Green Tea vs. Black Tea: Caffeine, Health Benefits & When To Sip Each
While both green tea and black tea are considered healthy drinks, you may wonder if one is better for you than the other. Though green tea is often thought of as the "healthiest" tea due to its high antioxidant content, black tea has some surprising perks to offer too.
This article breaks down the differences between green and black tea, including their caffeine content and potential benefits, to see which one's the best for health.
What is black tea?
Black tea has a much stronger flavor and darker color than other types of tea, like green tea and white tea, because it undergoes more oxidation (exposure to air), resulting in its characteristic color and rich taste.
Black tea has a rich, malty flavor and is often enjoyed with a splash of milk or cream. Black tea can be purchased in tea bags or in loose leaf form, and is also found in tea blends, like chai tea.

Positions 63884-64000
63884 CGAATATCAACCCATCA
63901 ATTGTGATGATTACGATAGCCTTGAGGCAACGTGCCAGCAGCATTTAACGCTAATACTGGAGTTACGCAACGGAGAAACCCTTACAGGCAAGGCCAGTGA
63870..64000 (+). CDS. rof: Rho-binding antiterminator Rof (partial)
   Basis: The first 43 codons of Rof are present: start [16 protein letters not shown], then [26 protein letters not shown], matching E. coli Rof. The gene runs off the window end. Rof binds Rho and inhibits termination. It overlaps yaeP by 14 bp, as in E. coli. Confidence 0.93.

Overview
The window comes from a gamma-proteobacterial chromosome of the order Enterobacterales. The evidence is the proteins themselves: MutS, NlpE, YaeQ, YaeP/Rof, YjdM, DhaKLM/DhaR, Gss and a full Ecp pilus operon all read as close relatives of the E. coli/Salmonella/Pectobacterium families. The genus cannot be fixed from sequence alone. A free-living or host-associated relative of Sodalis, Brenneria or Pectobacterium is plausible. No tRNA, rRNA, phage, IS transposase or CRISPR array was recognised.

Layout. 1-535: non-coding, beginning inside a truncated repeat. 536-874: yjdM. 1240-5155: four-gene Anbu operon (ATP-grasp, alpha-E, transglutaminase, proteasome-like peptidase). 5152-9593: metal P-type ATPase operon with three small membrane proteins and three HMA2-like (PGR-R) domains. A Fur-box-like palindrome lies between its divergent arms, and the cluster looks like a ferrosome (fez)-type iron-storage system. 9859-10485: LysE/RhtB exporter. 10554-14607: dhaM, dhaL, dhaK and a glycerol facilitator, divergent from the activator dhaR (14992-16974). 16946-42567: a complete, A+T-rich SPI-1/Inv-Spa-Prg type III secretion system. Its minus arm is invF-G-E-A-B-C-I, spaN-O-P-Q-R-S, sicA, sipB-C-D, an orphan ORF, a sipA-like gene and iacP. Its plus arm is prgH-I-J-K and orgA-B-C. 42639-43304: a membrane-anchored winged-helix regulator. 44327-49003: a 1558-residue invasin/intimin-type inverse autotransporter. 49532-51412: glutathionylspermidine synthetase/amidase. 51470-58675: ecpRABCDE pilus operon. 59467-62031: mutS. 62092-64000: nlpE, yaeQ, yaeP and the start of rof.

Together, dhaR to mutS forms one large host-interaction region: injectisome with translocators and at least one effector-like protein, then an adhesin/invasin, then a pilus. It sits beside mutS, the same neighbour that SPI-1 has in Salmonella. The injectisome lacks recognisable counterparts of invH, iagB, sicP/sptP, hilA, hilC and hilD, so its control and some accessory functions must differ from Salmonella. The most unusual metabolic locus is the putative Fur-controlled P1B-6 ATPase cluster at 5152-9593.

There are a variety of black teas to choose from, including:
- Blends (Earl Grey, English Breakfast, Chai)
Generally, black teas are named after the region in which they were produced. For example, Assam black tea hails from Assam, a state in northeastern India.
Black tea can also be combined with ingredients like essential oils to create tea blends with different flavors. The popular Earl Grey tea is made by blending black tea with bergamot oil, for example.
It's rich in antioxidants.
It may help reduce depression risk.